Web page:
Secondary disturbances of low and moderate severity drive the dynamics of eastern Canadian boreal old-growth forests

Map of the study area. Black dots represent the sample sites, and blue lines and polygons represent rivers and standing waterbodies, respectively. The inset maps indicate the position of the study area map in Canada (left) and in the province of Quebec (right)

Both low- and moderate-severity secondary disturbances are drivers of eastern Canadian boreal old-growth forests dynamics. Moderate-severity disturbances reflect mainly spruce budworm outbreaks. Low-severity disturbances are produced by both spruce budworm outbreaks and random events such as windthrow. Each level of disturbance severity has a specific impact on stand dynamics, and both shape the diversity of boreal old-growth forests.

Context A regular succession of low-severity disturbances is seen as determining the dynamics of the old-growth stage (gap dynamics); however, recent studies suggest that moderate-severity secondary disturbances also play an important role in the dynamics of eastern Canadian boreal forests.
Aims This study aims to determine if eastern Canadian boreal old-growth forests are driven by a combination of low- and moderate-severity secondary disturbances.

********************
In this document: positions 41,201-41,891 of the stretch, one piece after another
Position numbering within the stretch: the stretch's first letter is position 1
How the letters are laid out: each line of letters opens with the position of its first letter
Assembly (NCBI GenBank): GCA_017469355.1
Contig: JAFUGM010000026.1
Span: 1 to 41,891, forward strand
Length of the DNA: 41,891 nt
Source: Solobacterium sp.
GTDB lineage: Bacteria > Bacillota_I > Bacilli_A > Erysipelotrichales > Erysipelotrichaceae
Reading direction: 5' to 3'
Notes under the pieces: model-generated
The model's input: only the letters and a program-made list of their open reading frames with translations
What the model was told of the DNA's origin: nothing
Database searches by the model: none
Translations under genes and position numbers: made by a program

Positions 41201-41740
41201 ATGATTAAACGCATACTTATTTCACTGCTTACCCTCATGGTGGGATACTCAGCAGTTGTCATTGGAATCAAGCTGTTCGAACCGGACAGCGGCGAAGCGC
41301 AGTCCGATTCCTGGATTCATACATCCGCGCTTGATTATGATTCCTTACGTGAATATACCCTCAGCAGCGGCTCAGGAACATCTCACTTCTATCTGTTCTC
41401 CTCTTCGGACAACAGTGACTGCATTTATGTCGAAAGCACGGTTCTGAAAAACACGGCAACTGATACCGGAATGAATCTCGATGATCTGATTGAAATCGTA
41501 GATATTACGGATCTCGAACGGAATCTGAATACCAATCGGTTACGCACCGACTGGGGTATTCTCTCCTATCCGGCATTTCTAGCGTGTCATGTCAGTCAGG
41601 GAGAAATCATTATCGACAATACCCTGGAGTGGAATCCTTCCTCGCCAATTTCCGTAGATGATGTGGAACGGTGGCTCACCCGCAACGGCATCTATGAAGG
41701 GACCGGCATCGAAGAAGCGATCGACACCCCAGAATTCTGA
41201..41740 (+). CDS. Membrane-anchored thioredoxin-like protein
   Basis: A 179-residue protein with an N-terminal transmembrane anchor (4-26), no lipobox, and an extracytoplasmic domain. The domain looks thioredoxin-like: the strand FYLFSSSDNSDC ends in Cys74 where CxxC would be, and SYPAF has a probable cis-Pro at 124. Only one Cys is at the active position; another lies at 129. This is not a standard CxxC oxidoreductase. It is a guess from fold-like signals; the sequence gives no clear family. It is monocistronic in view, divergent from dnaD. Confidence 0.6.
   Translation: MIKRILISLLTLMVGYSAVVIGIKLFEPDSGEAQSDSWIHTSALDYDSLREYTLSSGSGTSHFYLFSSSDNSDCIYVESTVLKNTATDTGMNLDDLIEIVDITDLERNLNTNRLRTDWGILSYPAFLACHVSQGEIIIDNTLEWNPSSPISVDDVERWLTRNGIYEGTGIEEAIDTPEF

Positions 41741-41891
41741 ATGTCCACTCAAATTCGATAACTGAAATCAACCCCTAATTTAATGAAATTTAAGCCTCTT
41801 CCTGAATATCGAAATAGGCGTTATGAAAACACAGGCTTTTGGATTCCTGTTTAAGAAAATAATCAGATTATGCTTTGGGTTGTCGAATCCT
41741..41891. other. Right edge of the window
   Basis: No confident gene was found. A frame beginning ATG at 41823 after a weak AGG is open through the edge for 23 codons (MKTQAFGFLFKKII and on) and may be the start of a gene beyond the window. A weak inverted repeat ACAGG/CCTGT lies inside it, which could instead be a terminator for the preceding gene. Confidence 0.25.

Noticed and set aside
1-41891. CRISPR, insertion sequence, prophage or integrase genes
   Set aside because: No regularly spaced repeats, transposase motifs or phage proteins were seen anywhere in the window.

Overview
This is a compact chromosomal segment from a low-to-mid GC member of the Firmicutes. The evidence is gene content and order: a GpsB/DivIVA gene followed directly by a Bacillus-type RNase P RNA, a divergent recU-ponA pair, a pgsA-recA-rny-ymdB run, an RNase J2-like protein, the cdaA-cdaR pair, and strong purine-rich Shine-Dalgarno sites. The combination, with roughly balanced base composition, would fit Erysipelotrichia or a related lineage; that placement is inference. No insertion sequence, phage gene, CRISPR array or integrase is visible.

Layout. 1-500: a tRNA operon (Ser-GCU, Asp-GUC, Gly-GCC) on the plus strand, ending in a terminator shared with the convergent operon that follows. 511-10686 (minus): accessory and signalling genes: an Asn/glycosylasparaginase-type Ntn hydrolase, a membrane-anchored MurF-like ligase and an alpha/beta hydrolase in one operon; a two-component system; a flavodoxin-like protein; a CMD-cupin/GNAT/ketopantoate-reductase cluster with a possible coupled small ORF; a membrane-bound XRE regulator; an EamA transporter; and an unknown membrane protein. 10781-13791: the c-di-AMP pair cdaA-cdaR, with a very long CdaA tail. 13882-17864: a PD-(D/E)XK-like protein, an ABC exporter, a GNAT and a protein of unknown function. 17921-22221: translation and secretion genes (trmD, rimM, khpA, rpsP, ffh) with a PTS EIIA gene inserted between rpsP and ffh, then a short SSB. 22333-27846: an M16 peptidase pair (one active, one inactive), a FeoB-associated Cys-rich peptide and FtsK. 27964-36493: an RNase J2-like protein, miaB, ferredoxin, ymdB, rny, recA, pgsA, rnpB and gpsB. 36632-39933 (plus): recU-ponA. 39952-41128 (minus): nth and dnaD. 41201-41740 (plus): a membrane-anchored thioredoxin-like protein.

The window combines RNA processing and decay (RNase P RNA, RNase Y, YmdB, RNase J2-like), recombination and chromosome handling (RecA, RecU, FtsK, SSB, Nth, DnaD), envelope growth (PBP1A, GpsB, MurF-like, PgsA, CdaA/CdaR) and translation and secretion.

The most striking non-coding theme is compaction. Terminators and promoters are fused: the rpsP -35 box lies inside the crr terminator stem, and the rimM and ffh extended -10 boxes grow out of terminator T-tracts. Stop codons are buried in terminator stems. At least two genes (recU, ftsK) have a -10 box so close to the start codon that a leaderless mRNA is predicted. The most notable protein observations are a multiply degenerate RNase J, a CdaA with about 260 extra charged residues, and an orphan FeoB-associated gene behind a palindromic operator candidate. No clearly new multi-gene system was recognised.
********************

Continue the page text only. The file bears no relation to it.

Methods We reconstructed the 200-year disturbance history of 20 boreal old-growth stands using dendrochronological analysis. We discriminated low- from moderate-severity disturbances based on their respective influence on mean stand growth.
Results The secondary disturbance regime of eastern Canadian boreal old-growth forests varies highly over time, reflected by disturbance peaks in the chronological record. Most peaks occurred during spruce budworm outbreaks related to both low- and moderate-severity disturbances. Between each peak, low-severity disturbances dominate. Each level of disturbance severity has specific consequences for stand dynamics.
Conclusion Both low and moderate secondary disturbances are drivers of forest dynamics in eastern Canadian boreal old-growth stands and shape the structural diversity of these stands. The complexity of these dynamics should be recognized in management planning to ensure the efficiency of old-growth forest conservation policies.

Keywords
Low severity, Moderate severity, Natural disturbance, Succession, Spruce budworm, Windthrow

Publication
Martin, M., Morin, H. & Fenton, N.J. Annals of Forest Science (2019) 76: 108. https://doi.org/10.1007/s13595-019-0891-2

For the read-only version of the full text: https://rdcu.be/bYSty

Data availability
The datasets generated and/or analyzed during the current study are available from the corresponding author on reasonable request.

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